Usually entire buildings offer furnished apartments; Berlin’s own “Berlinovo” housing company claims to manage 6,900 units. The website of “Wunderflats” favorably compares its model to Airbnb and explains in detail how to avoid illegal “misappropriation” (Wohnraumzweckentfremdung). However, another platform seems unconcerned about extending leases and exceeding the one-year legal limit, thus belying the need for “temporary” housing. Fünf Häuser reports that in recent years many of their apartments have been converted into furnished flats.
With rents continuing to spiral out of control, in February 2020, a city law capping rents for five years (the “Mietendeckel”) entered into effect. Although student dormitories, buildings ready for occupancy after 1 January 2014, public housing, housing refurbished with public funds and commercial properties are not covered, 90 percent of Berlin apartments are. The ceiling applies to 18 June 2019 rents. A hardship clause allows landlords to charge more if they can show that the rent cap renders their property financially unviable and will cause its physical degradation.
The rent cap requires landlords to unilaterally lower all basic rents that are more than 20 percent above rent levels established by Berlin’s Department for Urban Development and Housing (Stadtentwicklung und Wohnen) on 23 November 2020. Failing to do so can cost EUR 500,000. Because there’s no guarantee that landlords will comply with correct calculations, tenants who believe their rents are too high should become pro-active and take advantage of the free advice for tenants offered by each district. But instead of simply paying less, it’s advisable to first ask the landlord to reduce the rent and file a complaint if they don’t.
The Bundesverband Freier Wohnungsunternehmen (BFW), which represents the larger profit-seeking companies, estimates that 31 percent of all their rents will have to be reduced – by an average EUR 1.40 per m2. According to the Berlin Tenant’s Association (the Berliner Mieterverein, BMV), charitable associations, cooperatives and smaller landlords usually do not charge inflated rents and are unlikely to have to reduce rents on that scale.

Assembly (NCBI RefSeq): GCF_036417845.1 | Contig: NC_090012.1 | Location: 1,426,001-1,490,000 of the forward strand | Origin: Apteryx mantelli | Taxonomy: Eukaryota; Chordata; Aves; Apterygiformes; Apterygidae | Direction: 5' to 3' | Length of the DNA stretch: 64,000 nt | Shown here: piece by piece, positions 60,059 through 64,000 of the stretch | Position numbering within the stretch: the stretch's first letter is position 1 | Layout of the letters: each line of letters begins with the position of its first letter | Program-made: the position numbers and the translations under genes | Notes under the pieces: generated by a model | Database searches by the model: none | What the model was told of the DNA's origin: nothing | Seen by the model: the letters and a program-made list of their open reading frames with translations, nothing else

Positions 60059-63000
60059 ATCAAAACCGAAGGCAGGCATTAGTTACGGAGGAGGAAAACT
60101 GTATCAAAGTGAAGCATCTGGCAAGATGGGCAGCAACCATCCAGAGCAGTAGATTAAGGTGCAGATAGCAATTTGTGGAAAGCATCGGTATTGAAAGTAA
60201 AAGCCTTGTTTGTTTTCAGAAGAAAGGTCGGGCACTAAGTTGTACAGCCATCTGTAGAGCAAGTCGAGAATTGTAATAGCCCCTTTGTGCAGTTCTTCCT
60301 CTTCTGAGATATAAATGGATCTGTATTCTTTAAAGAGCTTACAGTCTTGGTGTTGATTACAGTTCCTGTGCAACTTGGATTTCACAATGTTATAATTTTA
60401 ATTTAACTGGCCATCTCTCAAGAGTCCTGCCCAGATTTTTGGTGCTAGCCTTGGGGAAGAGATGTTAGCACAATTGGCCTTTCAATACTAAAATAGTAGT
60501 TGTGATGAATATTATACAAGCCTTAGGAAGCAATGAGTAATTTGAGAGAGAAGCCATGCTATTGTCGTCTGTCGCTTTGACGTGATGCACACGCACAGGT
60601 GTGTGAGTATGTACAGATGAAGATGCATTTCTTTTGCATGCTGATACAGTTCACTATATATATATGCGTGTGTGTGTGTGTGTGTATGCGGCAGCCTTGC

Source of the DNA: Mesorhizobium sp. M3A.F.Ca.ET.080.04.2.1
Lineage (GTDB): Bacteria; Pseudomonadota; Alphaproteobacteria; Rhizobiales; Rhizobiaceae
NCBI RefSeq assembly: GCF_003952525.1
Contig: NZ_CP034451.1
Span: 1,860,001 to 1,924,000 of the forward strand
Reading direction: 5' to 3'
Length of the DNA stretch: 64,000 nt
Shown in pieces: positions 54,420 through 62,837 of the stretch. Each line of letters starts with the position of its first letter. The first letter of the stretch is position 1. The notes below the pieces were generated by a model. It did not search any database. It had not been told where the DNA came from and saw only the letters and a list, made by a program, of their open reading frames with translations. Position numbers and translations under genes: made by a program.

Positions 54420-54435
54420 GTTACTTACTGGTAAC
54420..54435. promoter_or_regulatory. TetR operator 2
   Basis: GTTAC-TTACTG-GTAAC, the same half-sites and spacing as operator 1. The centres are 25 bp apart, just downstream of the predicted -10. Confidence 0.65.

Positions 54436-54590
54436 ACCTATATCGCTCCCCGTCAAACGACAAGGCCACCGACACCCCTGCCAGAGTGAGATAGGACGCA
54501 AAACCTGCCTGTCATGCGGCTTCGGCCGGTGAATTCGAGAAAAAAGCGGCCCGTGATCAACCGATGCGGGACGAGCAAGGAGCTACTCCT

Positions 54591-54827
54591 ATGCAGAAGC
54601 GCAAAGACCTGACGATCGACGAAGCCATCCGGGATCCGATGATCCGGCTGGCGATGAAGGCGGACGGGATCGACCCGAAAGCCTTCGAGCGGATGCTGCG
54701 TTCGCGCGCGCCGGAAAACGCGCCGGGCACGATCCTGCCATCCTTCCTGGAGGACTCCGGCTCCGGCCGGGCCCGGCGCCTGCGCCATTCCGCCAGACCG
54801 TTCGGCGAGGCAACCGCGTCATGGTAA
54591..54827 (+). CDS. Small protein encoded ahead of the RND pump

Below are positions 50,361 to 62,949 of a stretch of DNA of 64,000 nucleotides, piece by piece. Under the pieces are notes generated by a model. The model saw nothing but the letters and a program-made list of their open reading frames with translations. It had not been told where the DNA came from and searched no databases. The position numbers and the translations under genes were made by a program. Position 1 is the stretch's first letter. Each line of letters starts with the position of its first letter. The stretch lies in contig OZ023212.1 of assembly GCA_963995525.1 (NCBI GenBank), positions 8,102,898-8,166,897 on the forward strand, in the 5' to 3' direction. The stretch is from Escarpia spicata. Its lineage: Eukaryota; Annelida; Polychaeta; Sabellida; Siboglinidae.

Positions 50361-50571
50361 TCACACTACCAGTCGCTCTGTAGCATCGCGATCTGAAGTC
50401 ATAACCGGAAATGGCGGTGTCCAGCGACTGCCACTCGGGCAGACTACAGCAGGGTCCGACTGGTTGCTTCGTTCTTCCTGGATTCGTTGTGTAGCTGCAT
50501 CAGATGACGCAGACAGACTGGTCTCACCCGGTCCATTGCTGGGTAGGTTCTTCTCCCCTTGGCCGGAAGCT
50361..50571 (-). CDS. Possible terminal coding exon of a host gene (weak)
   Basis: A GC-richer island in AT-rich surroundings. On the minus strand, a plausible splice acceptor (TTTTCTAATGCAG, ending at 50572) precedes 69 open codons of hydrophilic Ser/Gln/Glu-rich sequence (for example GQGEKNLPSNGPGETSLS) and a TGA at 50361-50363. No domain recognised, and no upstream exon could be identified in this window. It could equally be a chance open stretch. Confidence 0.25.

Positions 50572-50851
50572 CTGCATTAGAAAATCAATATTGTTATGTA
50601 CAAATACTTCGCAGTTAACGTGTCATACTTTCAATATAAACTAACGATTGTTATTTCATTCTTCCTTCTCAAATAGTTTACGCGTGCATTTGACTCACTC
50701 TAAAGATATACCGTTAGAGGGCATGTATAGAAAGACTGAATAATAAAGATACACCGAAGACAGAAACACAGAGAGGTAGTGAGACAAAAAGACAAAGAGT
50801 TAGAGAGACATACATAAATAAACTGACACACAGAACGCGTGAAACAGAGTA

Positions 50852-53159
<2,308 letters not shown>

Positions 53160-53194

Tenants who benefit from rent reductions are urged to put aside their savings in case the Federal Constitutional Court rules against the rent cap. A decision is expected in the first half of 2021. Thus far, most district courts have ruled in favor of the new law or postponed cases. While conservatives and free marketeers loudly protest that these issues are regulated federally, such powers were in fact transferred to individual states in 2006. Objections that the new law infringes on owners’ property rights are considered indefensible by Berlin’s government and the BMV. They cite the scarcity of flats, high rents and huge rental market distortions as justifying a rent cap. The ins and outs of the law are explained in both German and English on the BMV website.
Regardless of its legality, the rent freeze is scheduled to thaw. In 2022, rent increases up to 1.3 percent of the 18 June 2019 amount will be allowed, with the exact figure still to be determined. However, landlords will be able to pass along fewer modernization costs in the future. Still allowed are insulating the building, installing an elevator and making apartments wheelchair accessible. Marble bathrooms are not.
The rent cap’s uncertain legality and continued demand for housing has created the phenomenon of “shadow rents” – rents significantly higher than what is currently allowed that the landlord agrees to waive temporarily. Assuming that the rent freeze will be ruled illegal, landlords require prospective tenants to pay the difference between the capped and the shadow rent into a fiduciary fund to insure payment of “arrears”.